Arundel Gate: Call to refund 39,000 Sheffield bus gate penalties due to inadequate signs

Fines have dropped dramatically since extra warnings were installed
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A new bus gate in Sheffield snared more than 360 drivers a day - raking in well over £1m - before signs were improved, figures show.

The new restriction on Arundel Gate triggered 39,234 fines in the 107 days up to September 18 - the equivalent of 366 every day.

The Arundel Gate bus gate caught 366 drivers a day before new signs were installed.The Arundel Gate bus gate caught 366 drivers a day before new signs were installed.
The Arundel Gate bus gate caught 366 drivers a day before new signs were installed.
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The penalty is £70, falling to £35 if paid within 21 days. There were also 696 successful appeals. It means Sheffield City Council raked in between £1.32m and £2.69m in the period in question.

The figures were disclosed in a Freedom of Information Act request submitted by Mark Fleming of Chesterfield, whose wife was fined in July.

He was among those calling for better signs - which the authority installed on October 3.

Now he is urging the council to refund tickets issued before then and delay penalty charges until January, to allow the system to bed in.

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He added: "We are not seeking to disagree with Sheffield City Council’s well-intentioned initiatives to improve air quality across the city, but we do disagree with many of the actions to implement the Arundel Gate bus gate, not least inadequate and poor siting of signage and failure to consider the needs of blue badge holders."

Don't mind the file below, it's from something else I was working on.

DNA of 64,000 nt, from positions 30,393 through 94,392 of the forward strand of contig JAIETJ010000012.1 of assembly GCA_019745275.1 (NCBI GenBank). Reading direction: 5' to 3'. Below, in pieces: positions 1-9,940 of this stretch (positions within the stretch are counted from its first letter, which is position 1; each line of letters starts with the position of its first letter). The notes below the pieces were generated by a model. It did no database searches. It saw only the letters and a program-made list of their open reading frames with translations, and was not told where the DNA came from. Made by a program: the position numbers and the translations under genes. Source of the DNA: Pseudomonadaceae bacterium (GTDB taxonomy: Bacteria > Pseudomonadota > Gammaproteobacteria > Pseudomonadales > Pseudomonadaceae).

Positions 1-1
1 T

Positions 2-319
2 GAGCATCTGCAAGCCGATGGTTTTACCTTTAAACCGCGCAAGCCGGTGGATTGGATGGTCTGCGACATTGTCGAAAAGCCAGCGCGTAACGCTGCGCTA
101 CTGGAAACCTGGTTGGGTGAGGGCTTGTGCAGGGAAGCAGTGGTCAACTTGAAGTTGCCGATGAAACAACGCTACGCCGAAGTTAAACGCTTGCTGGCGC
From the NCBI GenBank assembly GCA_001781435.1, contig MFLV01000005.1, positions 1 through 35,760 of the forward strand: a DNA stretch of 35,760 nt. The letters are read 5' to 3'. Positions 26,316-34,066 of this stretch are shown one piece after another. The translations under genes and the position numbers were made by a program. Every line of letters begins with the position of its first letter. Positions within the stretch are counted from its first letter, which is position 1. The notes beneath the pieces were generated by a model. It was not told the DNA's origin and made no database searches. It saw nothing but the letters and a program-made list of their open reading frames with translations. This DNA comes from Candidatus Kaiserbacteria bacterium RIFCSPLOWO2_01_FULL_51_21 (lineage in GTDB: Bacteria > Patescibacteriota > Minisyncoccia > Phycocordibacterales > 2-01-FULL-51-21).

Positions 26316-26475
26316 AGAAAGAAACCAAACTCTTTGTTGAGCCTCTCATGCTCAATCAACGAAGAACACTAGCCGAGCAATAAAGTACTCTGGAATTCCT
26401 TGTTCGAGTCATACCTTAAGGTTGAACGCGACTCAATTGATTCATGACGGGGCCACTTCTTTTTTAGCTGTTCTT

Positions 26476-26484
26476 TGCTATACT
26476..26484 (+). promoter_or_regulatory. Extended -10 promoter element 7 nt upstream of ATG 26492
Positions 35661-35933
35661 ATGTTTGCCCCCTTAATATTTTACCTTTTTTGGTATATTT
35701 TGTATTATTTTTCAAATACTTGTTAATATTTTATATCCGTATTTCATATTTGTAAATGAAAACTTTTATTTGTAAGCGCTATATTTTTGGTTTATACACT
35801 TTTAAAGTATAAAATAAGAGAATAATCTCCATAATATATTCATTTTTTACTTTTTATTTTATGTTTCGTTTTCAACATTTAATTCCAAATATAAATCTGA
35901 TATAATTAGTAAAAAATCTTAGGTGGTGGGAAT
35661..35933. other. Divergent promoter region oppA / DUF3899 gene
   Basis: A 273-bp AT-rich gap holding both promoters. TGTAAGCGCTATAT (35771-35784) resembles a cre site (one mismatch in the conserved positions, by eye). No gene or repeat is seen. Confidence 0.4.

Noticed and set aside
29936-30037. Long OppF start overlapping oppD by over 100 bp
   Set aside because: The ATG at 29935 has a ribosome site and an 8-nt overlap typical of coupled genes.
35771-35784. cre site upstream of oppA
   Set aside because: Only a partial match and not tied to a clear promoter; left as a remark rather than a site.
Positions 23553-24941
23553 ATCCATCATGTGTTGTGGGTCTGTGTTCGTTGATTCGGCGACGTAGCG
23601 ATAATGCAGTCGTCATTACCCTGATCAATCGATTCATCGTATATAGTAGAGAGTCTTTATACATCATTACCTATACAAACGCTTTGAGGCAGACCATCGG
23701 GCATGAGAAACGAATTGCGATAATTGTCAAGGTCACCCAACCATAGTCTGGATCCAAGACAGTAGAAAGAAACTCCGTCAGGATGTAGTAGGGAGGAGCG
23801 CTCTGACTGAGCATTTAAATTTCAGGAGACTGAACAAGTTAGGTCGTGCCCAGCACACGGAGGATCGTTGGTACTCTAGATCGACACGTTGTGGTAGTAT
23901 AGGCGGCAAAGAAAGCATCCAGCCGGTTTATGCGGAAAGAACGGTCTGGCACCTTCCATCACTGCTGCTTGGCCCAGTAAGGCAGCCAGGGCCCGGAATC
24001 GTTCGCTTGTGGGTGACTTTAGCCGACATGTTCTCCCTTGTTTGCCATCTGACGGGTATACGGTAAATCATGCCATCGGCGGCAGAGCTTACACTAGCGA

The restriction bans all traffic except buses, taxis and private hire cars from driving north towards High Street beyond the Novotel at 50 Arundel Gate.

It was introduced on March 20 to cut air pollution, speed up buses and create 'high-quality public space' to 'drive investment and redevelopment'.

The new signs are large, red and state 'Bus Gate Enforcement Now Started'.

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Councillor Ben Miskell, chair of the transport, regeneration and climate policy committee, said penalties had fallen 41 per cent since they were installed. But he insisted the original signs "met the necessary requirements".

He added: "It is important the council protects the health of its current and future generations by trialling schemes such as this, testing their effectiveness and learning from the successes and challenges they face.  

"When launched, the signage on Arundel Gate met the necessary requirements but we also included more yellow signage to go further and ensure people were aware of the road change.

"After calls for more signage, and subsequent analysis of those driving through the bus gate in non-permitted vehicles showed a significant proportion were from outside Sheffield, earlier this month further large signs were placed from Furnival Gate roundabout and along Arundel Gate to increase awareness.

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"So far, early analysis shows the number of non-permitted vehicles passing through the bus gate has dropped by 41 per cent. We hope to see this reduction continue and will not shy away from further improvements in future, should they be needed to help improve things for visitors to our city."

The bus gate was introduced on an 18-month trial which ends in September 2024. The council says 'all feedback will be considered' before a decision is made on whether to make it permanent.